"The Role of Her Life" is a disturbing comedy about what happens when an over-the-top fan gets the chance to enslave herself to the star she idolizes.
By LESLIE (HOBAN) BLAKE
If only Claire (Karin Viard), the mousy part-time journalist/heroine of "Le R™le de sa Vie," had listened to Philip Seymour Hoffman (playing Lester Bangs) in "Almost Famous." "They're NOT your friends," Bangs admonishes a young Rolling Stone interviewer, who gets caught up in the glitz and glamour of his subjects' lives.
But then this film, built around the slight premise that the famous actually could become your friends, would not have been made by debutant director Fran¨ois Favrat. And so Claire joyfully embarks on her own misadventures as a freelance journalist turned female-factotum for the fabulously flaky star, Elisabeth Becker (Agn¸s Jaoui).
|THE ROLE OF HER LIFE|
|Original title: Le R™le de sa Vie.|
Directed by: Fran¨ois Favrat.
Written by: Jˇr™me Beaujour, Roger Bohbot, Fran¨ois Favrat, Julie Lopes-Curval.
Cast: Agn¸s Jaoui, Karin Viard, Jonathan Zacca•, Marcial Di Fonzo Bo, Claude Crˇtient, Laurent Lafitte, Denis Sebbah, Francis Huster.
Cinematography: Pascal Marti.
Edited by: Luc Barnier, Vincent Lˇvy.
In French with English subtitles.
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"All About Eve" presents the seemingly mousy Eve Harrington. She also becomes the star's assistant but is, in reality, a conniving bitch who sets out to steal both the starring role and her younger boyfriend from aging star, Margo Channing. Favrat's Claire really is a mouse who convinces herself that Elisabeth is her friend.
Claire is ecstatic wearing Elisabeth's castoff clothing and running her errands, beause it allows her to be included in the magic circle. Along the way, Elisabeth also snags Mathias (Jonathan Zaccai), the cute landscape artist for whom Claire herself has a yen.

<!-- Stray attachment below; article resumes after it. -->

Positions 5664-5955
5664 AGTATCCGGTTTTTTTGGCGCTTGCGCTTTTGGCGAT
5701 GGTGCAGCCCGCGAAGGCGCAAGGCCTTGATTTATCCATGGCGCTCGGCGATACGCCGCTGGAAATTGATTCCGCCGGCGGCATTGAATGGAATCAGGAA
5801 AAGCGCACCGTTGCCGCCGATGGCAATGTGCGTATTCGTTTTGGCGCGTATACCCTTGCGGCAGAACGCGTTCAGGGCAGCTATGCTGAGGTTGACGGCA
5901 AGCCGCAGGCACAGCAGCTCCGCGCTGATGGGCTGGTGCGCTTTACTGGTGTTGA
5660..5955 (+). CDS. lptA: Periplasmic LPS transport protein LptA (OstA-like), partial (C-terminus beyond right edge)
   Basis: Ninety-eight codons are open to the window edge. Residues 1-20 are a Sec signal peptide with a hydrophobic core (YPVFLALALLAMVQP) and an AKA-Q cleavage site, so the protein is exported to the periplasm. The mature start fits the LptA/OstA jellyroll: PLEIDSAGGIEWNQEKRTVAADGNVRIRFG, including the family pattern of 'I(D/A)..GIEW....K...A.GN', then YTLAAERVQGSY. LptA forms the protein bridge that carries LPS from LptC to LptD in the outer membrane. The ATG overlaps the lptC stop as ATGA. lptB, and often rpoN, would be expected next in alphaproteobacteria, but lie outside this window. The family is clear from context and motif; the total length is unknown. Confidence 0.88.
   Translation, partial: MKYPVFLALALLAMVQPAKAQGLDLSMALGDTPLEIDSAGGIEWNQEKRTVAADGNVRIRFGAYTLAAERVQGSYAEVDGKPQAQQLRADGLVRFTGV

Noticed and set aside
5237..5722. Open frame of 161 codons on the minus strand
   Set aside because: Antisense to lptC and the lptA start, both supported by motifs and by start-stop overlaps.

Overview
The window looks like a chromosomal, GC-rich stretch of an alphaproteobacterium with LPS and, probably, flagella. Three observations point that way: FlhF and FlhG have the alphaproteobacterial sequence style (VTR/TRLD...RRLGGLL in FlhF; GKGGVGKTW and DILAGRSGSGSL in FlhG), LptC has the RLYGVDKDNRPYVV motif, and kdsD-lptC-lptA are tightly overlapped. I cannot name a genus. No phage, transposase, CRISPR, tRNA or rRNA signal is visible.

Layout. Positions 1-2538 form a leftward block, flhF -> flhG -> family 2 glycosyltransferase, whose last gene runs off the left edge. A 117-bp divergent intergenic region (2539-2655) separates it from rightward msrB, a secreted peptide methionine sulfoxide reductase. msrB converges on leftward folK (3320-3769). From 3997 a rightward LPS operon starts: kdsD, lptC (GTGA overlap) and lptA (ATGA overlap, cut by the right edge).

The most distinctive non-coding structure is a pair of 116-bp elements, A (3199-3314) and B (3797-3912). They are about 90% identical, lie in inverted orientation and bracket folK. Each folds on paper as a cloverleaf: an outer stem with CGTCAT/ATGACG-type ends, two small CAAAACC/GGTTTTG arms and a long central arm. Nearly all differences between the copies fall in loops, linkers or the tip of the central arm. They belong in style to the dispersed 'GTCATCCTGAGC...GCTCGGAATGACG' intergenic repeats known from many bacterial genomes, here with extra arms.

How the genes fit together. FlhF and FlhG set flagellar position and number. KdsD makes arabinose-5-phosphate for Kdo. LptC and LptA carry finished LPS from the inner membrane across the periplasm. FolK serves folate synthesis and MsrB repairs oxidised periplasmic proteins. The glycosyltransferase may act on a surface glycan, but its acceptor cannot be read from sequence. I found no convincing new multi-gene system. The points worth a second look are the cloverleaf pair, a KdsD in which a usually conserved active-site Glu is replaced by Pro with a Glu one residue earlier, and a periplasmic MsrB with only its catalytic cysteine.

Elisabeth is a toxic personality, destroying just about everyone who cares for her because of an insatiable need to be the center of everyone's universe. It's telling that Favrat was also one of the writers of "She's One of Us," last year's darkly disturbing portrait of a sociopath who takes on the personality of a girl she kills.
This is meant, perhaps, to be the comedic flip side of that dark tale. Claire is not a sociopath. She's just a shy young woman with low self-esteem, who basks in the attentions she thinks she's getting from a star ... and nobody dies. (Hope that doesn't spoil it for you!) One can only surmise what actress / director / screenwriter Jaoui ("Look at Me") might have done with the same idea. Her films are peopled with multi-layered characters who are both real and recognizable.
Favrat's characters play like warmed-over sitcom concepts and the film itself, like several others in the 2005 Lincoln Center Rendez-Vous series, cries out for an American version. Sandra Bullock could play Claire to Julia Roberts' Elisabeth (or vice-versa, for a bit of off-type casting). In any case, the film, which won the Best Screenplay award at Montreal last summer, is at best somewhat amusing and at worst predictable and inconsequential.
|MARCH 20, 2005|
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